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Re: [SG16] Agenda for the 2021-10-06 SG16 telecon

From: Corentin Jabot <corentinjabot_at_[hidden]>
Date: Wed, 6 Oct 2021 15:23:24 +0200
On Wed, Oct 6, 2021 at 2:49 PM Jens Maurer via SG16 <sg16_at_[hidden]>

> On 06/10/2021 13.24, Peter Brett wrote:
> > Well, don't keep us in suspense, Jens.
> >
> > What *does* ISO 10646 define as the UTF-16 encoding scheme?
> BOM galore, default is big-endian:
> 11.5 UTF-16
> The UTF-16 encoding scheme serializes a UTF-16 code unit sequence by
> ordering octets in a way that either the
> less significant octet precedes or follows the more significant octet.
> In the UTF-16 encoding scheme, the initial signature read as <FE FF>
> indicates that the more significant octet
> precedes the less significant octet, and <FF FE> the reverse. The
> signature is not part of the textual data.
> In the absence of signature, the octet order of the UTF-16 encoding scheme
> is that the more significant octet
> precedes the less significant octet.

Context matters, Jens.

The endianness of encodings is conveyed by the platform.
BOMS are irrelevant in the scenarios of wide_literal and wide_environment.
The distinction between encoding form and encoding scheme is also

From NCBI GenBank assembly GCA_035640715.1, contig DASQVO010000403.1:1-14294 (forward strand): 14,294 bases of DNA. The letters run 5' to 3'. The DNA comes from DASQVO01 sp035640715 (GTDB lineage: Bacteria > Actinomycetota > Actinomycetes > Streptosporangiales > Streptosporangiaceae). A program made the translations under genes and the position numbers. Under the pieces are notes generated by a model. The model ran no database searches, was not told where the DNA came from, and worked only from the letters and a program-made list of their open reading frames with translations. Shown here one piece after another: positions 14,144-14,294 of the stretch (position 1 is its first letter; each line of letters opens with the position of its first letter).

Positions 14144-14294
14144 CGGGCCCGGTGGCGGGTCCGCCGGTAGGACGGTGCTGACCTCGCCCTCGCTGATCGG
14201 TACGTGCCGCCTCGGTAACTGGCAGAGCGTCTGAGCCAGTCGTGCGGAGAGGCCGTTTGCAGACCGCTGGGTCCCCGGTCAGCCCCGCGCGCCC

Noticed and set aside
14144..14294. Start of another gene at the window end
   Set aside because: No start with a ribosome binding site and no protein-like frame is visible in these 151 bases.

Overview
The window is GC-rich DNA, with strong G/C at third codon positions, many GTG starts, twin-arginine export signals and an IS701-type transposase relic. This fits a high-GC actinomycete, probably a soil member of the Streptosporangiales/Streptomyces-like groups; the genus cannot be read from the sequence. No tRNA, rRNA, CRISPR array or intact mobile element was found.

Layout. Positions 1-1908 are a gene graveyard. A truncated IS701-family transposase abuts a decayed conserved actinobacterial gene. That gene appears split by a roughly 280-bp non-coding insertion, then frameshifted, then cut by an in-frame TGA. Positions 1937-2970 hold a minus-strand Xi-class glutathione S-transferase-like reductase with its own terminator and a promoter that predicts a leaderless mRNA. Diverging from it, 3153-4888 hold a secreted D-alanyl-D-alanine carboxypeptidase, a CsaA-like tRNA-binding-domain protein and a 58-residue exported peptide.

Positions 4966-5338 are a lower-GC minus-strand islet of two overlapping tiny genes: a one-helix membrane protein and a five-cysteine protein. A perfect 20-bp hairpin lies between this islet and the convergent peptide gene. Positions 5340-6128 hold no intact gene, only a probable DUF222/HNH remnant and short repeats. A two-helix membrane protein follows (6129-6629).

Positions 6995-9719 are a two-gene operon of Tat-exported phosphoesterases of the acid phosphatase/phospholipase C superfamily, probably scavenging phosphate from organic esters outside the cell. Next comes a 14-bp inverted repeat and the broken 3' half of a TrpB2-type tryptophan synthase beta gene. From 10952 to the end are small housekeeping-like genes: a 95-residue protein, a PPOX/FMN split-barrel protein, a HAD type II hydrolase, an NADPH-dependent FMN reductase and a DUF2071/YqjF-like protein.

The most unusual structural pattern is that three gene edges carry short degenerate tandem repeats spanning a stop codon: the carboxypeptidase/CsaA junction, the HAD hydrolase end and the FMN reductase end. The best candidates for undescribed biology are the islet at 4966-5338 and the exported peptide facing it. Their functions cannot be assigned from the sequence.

We can call them either way as long as we understand that the endianness is
not part of text_encoding's invariant.
In any case, the distinction is not useful to users in the scenario of
wide_literal/wide_environment, there are more suited
apis to deal with endianness. If you wanted to communicate a text_encoding
object, then (and only then) would the distinction
become useful - and you would have to use UTF16-LE or transmit/store
endianness information encoding objects along the text_encoding.

An hypothetical system where the environment encoding would not use the
same endianness as the rest of the environment could want to specify
UTF-16LE/BE. For example. or return unknown for user encodings.

We are not dealing with arbitrary data, nor streams, nor networks here.
We are also not trying to describe any possible hypothetical scenario,
merely to label known scenarios in a way that is useful for users.

Unicode says this
> The UTF-16 encoding scheme may or may not begin with a BOM. However, when
there is no BOM, and *in the absence of a higher-level protocol *the byte
order of the UTF-16 encoding scheme is big-endian.

There is a higher level protocol here: The C++ abstract machine.
So, implementations should return UTF16 (the assumption being that is less
surprising to users), but can return UTF16LE/BE.
To disagree with that one should have to prove that making the distinction
is more useful to developers of portable applications.

I don't care terribly (most utf-16 environments are LE), as long as we make
up our mind, but I'm not sure there is much value in spending so much time
on this.
But please, keep in mind the context, IANA has to deal with data exchange
over the network, so does ISO 10646 and Unicode. We don't.

> Jens
> --
> SG16 mailing list
> SG16_at_[hidden]
> https://lists.isocpp.org/mailman/listinfo.cgi/sg16

Received on 2021-10-06 08:23:40